Elon Musk’s latest brouhaha, with Apple Inc., is a risky strategy that could potentially backfire and put Twitter in even more peril of imploding.
On Monday, Musk wrote a series of tweets in which he said that the world’s most valuable company has “threatened to withhold Twitter from the App Store.” Musk added that they won’t tell him why, and also noted that Apple
has mostly stopped advertising on Twitter.
He also tweeted that Apple gets a 30% cut of all transactions on its App Store, which he labeled as a “secret tax.” Apple’s high App Store fees have been the crux of much controversy, including most recently the lawsuit from Epic Games Inc., which has just gone before an appeals court in San Francisco.
In response, some among Musk’s 119.5 million Twitter followers speculated that it was because Apple was politically biased and made donations to the Democratic Party, while others claimed it was because of hate speech and content moderation concerns. Apple has been known to remove apps from its App Store because of content issues.
“Musk is playing with fire by taking Apple on,” said Joshua White, an assistant professor of finance at Vanderbilt University’s Owen Graduate School of Management. “If Twitter gets kicked out of the App Store either for hate speech or because of this battle, then it is probably game over for Twitter.”
But the move is also apparently Musk’s attempt to get Apple Chief Executive Tim Cook to lower Twitter’s App Store costs, as he seeks to shift Twitter’s core revenue stream to a subscription model instead of ad sales. Musk’s deal to buy Twitter and take it private has created a huge debt burden of about $13 billion on the company, with the New York Times estimating that the debt servicing cost is about $1 billion a year, far exceeding Twitter’s current free cash flow.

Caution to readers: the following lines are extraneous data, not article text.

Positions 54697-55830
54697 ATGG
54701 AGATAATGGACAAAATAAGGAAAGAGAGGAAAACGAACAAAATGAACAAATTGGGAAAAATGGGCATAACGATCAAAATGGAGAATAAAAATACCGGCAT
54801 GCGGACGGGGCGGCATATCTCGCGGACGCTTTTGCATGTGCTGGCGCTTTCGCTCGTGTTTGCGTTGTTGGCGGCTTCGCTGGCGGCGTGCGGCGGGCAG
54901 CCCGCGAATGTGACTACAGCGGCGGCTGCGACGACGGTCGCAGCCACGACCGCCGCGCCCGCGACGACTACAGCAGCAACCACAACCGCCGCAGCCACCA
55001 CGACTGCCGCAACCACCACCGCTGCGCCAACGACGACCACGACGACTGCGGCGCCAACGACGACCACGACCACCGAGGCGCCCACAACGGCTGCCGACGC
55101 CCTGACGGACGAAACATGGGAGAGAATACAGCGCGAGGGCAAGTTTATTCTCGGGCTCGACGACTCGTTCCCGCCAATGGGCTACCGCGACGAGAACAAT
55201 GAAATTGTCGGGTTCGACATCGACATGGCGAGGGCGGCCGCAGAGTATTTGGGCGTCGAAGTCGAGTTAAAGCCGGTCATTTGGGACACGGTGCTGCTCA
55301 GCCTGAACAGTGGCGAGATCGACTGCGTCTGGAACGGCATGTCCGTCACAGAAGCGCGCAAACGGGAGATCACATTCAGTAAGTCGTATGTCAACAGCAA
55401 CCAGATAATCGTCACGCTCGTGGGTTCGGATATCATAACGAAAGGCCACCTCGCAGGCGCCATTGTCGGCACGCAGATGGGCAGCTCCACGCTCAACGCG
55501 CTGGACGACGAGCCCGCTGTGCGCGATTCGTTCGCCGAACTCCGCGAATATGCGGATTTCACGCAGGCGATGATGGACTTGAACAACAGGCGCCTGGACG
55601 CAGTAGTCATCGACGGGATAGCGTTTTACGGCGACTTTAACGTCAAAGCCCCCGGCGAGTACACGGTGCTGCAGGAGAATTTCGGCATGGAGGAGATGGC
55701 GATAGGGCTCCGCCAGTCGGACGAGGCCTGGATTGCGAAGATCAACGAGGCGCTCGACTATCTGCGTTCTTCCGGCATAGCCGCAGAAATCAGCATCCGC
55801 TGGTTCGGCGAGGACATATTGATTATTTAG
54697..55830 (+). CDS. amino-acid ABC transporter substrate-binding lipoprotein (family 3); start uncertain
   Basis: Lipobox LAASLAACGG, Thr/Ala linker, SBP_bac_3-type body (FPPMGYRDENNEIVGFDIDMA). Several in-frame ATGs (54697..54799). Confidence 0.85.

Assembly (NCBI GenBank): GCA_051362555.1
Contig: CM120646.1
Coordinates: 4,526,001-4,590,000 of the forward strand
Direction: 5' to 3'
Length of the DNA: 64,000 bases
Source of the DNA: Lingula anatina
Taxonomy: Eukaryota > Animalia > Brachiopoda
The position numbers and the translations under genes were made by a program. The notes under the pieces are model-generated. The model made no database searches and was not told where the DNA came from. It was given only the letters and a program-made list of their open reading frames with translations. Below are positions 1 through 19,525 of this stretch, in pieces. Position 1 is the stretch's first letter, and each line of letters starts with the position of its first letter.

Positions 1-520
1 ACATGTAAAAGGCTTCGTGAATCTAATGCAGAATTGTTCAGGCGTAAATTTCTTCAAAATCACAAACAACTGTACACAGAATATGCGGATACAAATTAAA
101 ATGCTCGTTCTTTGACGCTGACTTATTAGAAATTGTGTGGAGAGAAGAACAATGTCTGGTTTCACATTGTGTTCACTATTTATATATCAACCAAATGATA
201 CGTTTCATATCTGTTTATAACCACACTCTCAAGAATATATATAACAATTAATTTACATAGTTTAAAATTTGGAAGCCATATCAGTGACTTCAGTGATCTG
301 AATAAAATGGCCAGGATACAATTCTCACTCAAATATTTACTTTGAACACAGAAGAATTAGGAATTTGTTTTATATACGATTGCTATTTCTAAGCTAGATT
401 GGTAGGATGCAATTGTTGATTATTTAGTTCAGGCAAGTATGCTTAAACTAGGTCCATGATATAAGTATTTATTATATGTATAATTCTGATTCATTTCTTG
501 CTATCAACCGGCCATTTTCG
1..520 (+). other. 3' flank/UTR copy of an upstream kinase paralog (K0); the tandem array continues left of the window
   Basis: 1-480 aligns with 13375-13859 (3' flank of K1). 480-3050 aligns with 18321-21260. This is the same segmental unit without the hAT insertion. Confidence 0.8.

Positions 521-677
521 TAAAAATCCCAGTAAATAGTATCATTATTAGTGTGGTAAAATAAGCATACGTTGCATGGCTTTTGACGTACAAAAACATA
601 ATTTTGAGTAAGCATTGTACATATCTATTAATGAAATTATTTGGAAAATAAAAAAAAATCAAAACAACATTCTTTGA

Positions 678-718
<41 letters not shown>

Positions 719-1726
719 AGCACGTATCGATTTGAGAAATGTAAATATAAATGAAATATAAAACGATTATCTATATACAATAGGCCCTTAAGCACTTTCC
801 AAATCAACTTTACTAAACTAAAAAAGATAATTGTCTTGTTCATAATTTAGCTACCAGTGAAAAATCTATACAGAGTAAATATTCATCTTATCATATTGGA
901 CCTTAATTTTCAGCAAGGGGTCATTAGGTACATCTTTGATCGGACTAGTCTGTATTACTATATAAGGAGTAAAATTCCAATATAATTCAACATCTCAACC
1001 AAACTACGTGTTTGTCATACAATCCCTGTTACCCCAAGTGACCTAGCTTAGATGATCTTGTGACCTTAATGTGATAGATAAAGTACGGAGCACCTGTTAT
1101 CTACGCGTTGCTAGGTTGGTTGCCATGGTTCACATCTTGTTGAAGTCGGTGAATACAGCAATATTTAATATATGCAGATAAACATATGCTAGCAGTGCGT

“He has this ticking time bomb of debt,” said Eric Talley, the Isidor & Seville Sulzbacher Professor of Law at Columbia Law School. “This particular kerfuffle is an attempt to see if he can tailor a special deal for Twitter that others don’t have.”
“Musk is also strategic, when you see these things that are seemingly irrational, there has to be a reason for it,” White said. “Apple and others are under scrutiny by the EU, at a time when there is a large concern about Big Tech…Google and Apple have a duopoly.”
And how are Musk’s Twitter outbursts being received over at Apple’s spaceship headquarters in Cupertino, Calif.? Apple did not respond to emails for comment.
Talley said that it’s possible the whole controversy will end up being a “nothing burger.”
“Apple might figure a way to keep Twitter on board, or allow Musk to extract something,” he said, noting that the dominant users of Twitter are tweeting from their iPhones (including Musk himself). “These two platforms need each other, the question is how.”
The soap opera that is Musk’s Twitter acquisition has clearly gone in many directions that were not even imaginable when the deal was completed just one month ago. Whether Musk wins a battle with the company that also holds a key to many of Twitter’s users is a huge question, but he clearly thinks it is the right time to launch the first strike.